The foreign artists painting the picture of the Grand Duchy
As Luxembourg’s annual Art Week approaches, we meet four foreign female artists who have made the country their home.
Each bring a unique style and perspective, use different media, and have found inspiration in the Grand Duchy or from their home countries. They also talk about the challenges of exhibiting and selling artwork.
Dutch artist Sonja Soyer is well-known amongst the Luxembourg expat community, not least for the art classes she runs for children, teens and adults. Brought up in Germany, she moved to Luxembourg in 1996 after finishing her degree in Fine Arts, History, Educational Sciences and Psychology.
“As an artist I am constantly searching for a new means of expression that also include conceptual works, yet I’m feeling passionate when I can work with acrylics and drawing materials on paper and cardboard, using colour and composition to express my perception of the world,” says Soyer, who likes to open her eyes to themes and objects that the viewer seems to know but probably has never seen like this before.
During the pandemic, Soyer started to work with monoprints, and a selection are on display at the By Jérémy market and hair spa at 4, Avenue de la Liberté, until the end of the year.
The exhibition, entitled Women’s worlds & images, reflects on the inner and outer worlds of women, on their self-image and their reflection by society. Soyer’s technique resembles collage as the prints are assembled with different layers of materials and photos, printed with acrylic paint from a gel plate. Each one is unique.
“Life is not linear,” Sonya says, quoting the author and advisor on education in the arts, Sir Ken Robinson. Following employment at the European institutions and in life insurance, Soyer gave birth to her son, and found she had come full circle after deciding on a career change to teach art classes.
“I help people to express themselves, train their creative reactions and to create freely,” she explains, adding that she works with businesses too.
Sonja has exhibited both solo and at group exhibitions in Luxembourg and Germany since the 1990s, including at the MUDAM and Neimënster Abbey, although she says that finding an affordable studio space is a challenge in Luxembourg.
You can find out more about Sonja Soyer here.
In her early 40s, Turkish artist Burcu Uzun moved to Luxembourg in June 2019, leaving behind her home in Izmir by the “beautiful Aegean Sea”.
A specialist in oil painting, her passion is for the colours of life. She started studying oil painting with her art teacher at the age of just 10, but ended up studying chemical engineering at university. However, after university she began to paint professionally.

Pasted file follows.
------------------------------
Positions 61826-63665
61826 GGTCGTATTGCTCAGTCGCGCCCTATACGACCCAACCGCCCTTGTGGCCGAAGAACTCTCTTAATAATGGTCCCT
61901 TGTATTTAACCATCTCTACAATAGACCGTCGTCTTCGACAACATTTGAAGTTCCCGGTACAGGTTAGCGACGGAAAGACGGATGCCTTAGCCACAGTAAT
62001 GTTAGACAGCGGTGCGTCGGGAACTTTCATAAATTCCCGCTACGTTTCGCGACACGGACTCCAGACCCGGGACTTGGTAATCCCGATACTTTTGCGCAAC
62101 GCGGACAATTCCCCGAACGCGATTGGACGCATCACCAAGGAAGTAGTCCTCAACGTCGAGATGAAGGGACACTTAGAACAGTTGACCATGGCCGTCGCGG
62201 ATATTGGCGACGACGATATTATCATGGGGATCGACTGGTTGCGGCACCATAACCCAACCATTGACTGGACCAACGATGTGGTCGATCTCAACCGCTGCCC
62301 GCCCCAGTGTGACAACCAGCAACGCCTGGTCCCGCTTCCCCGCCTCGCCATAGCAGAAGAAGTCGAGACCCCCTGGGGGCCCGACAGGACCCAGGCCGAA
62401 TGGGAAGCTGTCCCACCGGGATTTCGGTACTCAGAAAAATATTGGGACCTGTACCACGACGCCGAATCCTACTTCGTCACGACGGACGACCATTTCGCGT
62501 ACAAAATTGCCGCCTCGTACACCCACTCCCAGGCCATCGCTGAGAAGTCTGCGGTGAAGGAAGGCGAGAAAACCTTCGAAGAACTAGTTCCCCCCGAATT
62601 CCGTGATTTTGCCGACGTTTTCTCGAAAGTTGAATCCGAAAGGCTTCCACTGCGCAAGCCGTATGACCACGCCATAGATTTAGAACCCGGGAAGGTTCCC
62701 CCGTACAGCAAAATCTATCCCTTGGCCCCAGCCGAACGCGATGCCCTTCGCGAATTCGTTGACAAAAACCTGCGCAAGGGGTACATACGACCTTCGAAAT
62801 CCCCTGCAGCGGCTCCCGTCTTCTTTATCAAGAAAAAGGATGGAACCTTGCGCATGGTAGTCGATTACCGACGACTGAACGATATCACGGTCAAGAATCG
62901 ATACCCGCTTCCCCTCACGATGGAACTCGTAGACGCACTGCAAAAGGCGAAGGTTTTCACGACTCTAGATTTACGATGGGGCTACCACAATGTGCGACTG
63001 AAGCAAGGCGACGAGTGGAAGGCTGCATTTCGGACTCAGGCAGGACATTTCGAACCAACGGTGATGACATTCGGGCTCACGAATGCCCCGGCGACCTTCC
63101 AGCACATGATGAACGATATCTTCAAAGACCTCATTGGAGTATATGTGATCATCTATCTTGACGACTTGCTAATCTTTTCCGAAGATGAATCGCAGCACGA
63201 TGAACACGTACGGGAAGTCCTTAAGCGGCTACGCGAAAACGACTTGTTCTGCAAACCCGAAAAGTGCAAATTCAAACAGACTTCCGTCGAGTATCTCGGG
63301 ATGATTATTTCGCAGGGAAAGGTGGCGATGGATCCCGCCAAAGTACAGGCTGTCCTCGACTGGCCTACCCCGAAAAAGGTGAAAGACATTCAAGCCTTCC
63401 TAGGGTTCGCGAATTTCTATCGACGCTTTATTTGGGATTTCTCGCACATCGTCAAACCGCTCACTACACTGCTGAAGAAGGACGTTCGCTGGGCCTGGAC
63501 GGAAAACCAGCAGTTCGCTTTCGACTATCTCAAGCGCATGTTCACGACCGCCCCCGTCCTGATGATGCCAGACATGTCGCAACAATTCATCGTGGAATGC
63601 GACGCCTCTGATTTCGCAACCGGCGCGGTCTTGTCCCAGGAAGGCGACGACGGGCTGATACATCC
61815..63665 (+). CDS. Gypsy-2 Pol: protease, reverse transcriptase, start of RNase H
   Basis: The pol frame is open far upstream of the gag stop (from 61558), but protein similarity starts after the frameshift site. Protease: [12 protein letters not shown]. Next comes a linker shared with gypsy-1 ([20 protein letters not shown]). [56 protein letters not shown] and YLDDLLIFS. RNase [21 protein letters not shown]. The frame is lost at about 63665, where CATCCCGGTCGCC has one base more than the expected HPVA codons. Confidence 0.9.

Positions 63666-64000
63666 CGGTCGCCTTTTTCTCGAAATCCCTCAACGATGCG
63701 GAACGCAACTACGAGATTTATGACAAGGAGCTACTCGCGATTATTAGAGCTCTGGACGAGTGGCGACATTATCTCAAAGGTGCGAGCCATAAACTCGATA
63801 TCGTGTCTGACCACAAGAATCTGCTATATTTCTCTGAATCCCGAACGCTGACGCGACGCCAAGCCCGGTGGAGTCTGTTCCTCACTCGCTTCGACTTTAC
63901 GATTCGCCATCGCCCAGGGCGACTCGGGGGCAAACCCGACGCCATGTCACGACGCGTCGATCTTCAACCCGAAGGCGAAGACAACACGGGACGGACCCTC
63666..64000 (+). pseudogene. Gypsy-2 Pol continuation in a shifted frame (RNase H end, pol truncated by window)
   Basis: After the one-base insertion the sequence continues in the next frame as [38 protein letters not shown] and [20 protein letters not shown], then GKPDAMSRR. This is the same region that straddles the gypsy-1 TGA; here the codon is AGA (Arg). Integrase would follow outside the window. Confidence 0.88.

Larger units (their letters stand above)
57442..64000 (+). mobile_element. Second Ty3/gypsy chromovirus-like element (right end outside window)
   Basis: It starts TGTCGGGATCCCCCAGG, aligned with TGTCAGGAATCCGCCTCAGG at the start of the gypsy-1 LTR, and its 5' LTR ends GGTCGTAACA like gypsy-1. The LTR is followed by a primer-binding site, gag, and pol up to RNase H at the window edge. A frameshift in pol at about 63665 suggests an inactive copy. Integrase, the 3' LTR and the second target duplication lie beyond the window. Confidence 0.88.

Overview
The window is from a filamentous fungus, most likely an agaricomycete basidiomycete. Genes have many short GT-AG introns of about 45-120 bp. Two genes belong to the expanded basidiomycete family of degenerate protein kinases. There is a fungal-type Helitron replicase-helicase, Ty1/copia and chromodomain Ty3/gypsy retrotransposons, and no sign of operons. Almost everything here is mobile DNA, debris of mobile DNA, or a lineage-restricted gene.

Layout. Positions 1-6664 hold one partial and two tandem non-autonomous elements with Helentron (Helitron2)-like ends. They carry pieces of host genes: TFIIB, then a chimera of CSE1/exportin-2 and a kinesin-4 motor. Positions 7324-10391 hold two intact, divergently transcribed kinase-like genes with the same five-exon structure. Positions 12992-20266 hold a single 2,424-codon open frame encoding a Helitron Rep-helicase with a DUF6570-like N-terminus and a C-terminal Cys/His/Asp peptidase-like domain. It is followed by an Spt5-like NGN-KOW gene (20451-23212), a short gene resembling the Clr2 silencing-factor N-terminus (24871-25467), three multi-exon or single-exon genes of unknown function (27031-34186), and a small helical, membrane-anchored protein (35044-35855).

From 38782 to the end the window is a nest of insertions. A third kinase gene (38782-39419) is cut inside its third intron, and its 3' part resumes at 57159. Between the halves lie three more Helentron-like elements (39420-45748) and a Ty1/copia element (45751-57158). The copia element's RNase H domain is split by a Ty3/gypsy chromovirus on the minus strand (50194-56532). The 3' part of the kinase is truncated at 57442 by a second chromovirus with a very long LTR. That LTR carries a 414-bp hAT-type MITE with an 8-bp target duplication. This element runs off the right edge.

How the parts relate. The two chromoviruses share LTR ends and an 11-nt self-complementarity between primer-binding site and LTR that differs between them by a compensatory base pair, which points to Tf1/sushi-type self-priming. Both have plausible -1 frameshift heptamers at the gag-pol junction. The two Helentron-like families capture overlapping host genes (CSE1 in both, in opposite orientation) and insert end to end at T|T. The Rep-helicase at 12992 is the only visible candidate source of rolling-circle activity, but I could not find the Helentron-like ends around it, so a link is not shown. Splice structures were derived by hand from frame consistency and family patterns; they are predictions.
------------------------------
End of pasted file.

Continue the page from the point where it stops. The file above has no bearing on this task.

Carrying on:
“As long as I can remember, colours have been my dreams of hope, love, and joy. I have cherished all forms of art, which have given meaning to my life,” she says, adding: “Since then the passion of my soul has been flowing into my paintings. Nature, life itself, and its colours, are my main source of inspiration.”
Uzun has not yet exhibited in Luxembourg, but her art has been included in several solo and group exhibitions in Turkey. She arrived in Luxembourg six months before the start of the pandemic, but plans to share her paintings at a group exhibition in 2023. She also recently started to run oil painting classes at Sonja Soyer's workshop.
Luxembourg has been a source of inspiration for the Turkish artist. “Being an artist in such a picturesque and artistic country is my chance […] and I will continue to enjoy my journey for the passion of colours,” says Uzun.
You can find out more about Burcu Uzun here.
Artist, architect and visionary journalist, Shafiepoor can no longer live in her native Iran. “The Iranian youth to which I belong seeks civic courage, to give glory to this culture which has contributed so much to the cultural treasures of the world,” she says.
Shafiepoor left her homeland three years ago and came to Luxembourg. Her paintings are about Iranian women and “subjects that I was not allowed to write about in my country.” She started painting when she was hospitalised in Luxembourg due to severe depression.
Shafiepoor uses mixed techniques and conventional art to create a contemporary art style which she tries to project beyond ancient Persian mythology.
A member of the European Academy of Art group, she has featured in more than 10 exhibitions in Luxembourg and France, including one at the Ancien Cinema Café Club in Vianden earlier this year.
Despite this, she says that “being an artist is as painful for me as when I was a journalist. I have no sales, and I have to work in fast food to buy painting supplies”.
You can find out more on her Instagram @artofinoo
Anna Barcia arrived from Barcelona in 2011 when her husband relocated to Luxembourg for work.
The 54-year-old paints abstract landscapes. “I am from the Mediterranean and missing the sea so much,” she explains. Barcia uses mostly acrylics, but is always “experimenting”.
She has a Master in Fine Arts from the University of Barcelona, and initially started work as a graphic designer, but felt she was missing something. She has two boys, which she calls her “masterpieces”, but as her children have grown up, she has returned to art, and also teaches children.
For eight years, Barcia has also been going to the Académie des Beaux Arts in Arlon, where she paints, and has exhibited in Belgium, Spain, the USA, the UK, and Luxembourg, where she says materials are quite expensive and you need “contacts to open doors”.
Barcia would love to see more pop-up stores for artists with free spaces to paint and exhibit work. For now, you can see her work on Instagram @barcia_anna.